I would never say that Todd Field’s movies remind me of Terrence Malick’s. I don’t see a resemblance at all. But I’m inclined to notice this commonality: Just as Malick’s first two feature films — Badlands and Days of Heaven — catapulted him into the conversation about the greatest living American filmmakers in the 1970s, so Todd Field’s first two — In the Bedroom (2001) and Little Children (2006) — spotlighted him as a force to be reckoned with, an auteur of substantial gifts and unlimited potential. And then, like Malick, he vanished from the scene. Oh, his name kept popping up in exciting rumors — most noticeably in talk about a possible adaptation of Cormac McCarthy’s notoriously difficult novel Blood Meridian. But nothing materialized. I’ve been hoping for his return. And, because of Malick, I’ve been optimistic. After all, Malick stayed gone for two decades before he returned with the awe-inspiring, all-star epic The Thin Red Line, a film so much greater in scope and complexity that it inspired volumes of critical perspectives and debate. And here, 16 years since Little Children stunned and troubled audiences, Field returns with a movie that represents a leap similar to Malick’s in ambition, scale, and stylistic audacity.

Tár certainly looks like a movie that might have taken 16 years to make. It’s the sort of event that some cinephiles have been starving for — a film that inspires an animated, wide-ranging discussion regarding all aspects of cinematic artistry, and it will probably keep critics busy ordering second and third rounds of drinks as they argue about its long takes, trouble its tangled web of characters and relationships, tease out its weighty themes, and then shout about whether or not they are frustrated or satisfied by its jarring climax and its lengthy epilogue.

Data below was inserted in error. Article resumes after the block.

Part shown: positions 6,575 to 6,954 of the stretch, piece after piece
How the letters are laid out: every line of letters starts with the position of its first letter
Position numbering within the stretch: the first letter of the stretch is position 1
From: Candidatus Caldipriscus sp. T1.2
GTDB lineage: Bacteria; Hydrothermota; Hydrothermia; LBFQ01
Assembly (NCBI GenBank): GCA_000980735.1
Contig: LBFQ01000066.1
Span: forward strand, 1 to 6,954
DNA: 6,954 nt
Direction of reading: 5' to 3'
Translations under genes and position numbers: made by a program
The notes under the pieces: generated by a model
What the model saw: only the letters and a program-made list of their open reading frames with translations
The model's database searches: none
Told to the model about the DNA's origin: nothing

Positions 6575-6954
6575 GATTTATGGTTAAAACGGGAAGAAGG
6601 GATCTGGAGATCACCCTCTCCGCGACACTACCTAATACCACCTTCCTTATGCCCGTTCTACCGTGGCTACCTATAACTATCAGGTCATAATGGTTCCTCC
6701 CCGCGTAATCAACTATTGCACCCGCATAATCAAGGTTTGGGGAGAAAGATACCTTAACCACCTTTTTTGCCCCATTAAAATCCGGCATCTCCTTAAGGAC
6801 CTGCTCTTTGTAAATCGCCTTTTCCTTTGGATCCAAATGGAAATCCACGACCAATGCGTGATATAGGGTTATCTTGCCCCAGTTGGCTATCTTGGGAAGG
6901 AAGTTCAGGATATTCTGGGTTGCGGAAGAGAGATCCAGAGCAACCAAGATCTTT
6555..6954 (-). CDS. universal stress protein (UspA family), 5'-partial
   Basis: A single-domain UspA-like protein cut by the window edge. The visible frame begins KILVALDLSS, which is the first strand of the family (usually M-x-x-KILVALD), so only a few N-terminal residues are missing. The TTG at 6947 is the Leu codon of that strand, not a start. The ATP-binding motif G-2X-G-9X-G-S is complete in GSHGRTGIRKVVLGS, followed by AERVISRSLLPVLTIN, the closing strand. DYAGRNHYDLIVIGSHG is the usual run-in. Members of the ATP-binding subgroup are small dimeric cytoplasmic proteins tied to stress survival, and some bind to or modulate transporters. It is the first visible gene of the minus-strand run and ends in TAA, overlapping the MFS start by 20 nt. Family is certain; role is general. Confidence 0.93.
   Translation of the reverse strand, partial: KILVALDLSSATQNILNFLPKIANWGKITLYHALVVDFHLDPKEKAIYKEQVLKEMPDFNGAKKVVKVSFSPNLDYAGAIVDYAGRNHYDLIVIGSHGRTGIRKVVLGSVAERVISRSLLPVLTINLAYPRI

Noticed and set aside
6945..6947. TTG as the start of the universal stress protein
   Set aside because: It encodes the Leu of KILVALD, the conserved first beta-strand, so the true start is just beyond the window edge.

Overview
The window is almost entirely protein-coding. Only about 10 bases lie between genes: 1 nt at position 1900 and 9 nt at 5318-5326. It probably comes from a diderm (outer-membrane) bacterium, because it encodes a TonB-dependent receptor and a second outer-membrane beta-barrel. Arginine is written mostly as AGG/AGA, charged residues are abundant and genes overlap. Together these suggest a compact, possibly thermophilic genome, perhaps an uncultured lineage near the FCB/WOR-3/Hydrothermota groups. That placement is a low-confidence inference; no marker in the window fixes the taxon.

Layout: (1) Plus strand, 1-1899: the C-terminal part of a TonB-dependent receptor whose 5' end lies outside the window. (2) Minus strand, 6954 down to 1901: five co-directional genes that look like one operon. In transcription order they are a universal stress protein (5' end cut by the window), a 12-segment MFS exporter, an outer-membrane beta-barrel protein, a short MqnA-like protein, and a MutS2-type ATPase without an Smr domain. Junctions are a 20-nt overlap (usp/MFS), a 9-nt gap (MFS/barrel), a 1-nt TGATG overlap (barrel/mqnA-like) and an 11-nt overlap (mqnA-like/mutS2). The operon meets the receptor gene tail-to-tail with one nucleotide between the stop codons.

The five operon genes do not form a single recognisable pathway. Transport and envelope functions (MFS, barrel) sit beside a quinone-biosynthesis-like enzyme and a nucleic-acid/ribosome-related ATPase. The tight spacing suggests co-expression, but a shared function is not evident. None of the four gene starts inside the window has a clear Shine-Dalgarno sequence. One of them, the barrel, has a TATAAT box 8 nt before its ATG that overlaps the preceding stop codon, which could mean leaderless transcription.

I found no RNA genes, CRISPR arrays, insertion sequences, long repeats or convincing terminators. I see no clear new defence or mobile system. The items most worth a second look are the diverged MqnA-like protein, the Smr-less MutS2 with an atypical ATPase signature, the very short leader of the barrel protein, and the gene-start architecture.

In the cineplex men’s room after the screening, I heard two men rush predictably to Oscar predictions. One voice said, “Wow — that was one heavy movie, right?” The other said, “Almost Best-Picture stuff! But there’s no way it can win. It’s too complicated. Too challenging for audiences. There will be walkouts.” “But Cate Blanchett — surely she’ll walk away with Best Actress!” “I don’t know. Her character is so… so difficult. Even for Academy voters.”

Whatever. Awards-talk is pretty much meaningless to me. What I want to know is this: Is the movie absorbing? Beautifully made? Meaningful? (In the Bedroom and Little Children certainly were.) Does it disrupt my suspension of disbelief? Or does it feel more like an ambitious director’s appeal to be revered among greats like Paul Thomas Anderson and Stanley Kubrick (for whom Field acted in Eyes Wide Shut) — both of whom I thought about frequently while watching this movie?

And it’s too early for me to offer my assessment of the film with any confidence. I can, however, recommend it without any reservations. It’s a feast, and a memorable one. It’s a feast I’ll come back to savor again. But I’ll come back because I’m uncertain, because I have questions, because I’m not sure everything here works for me.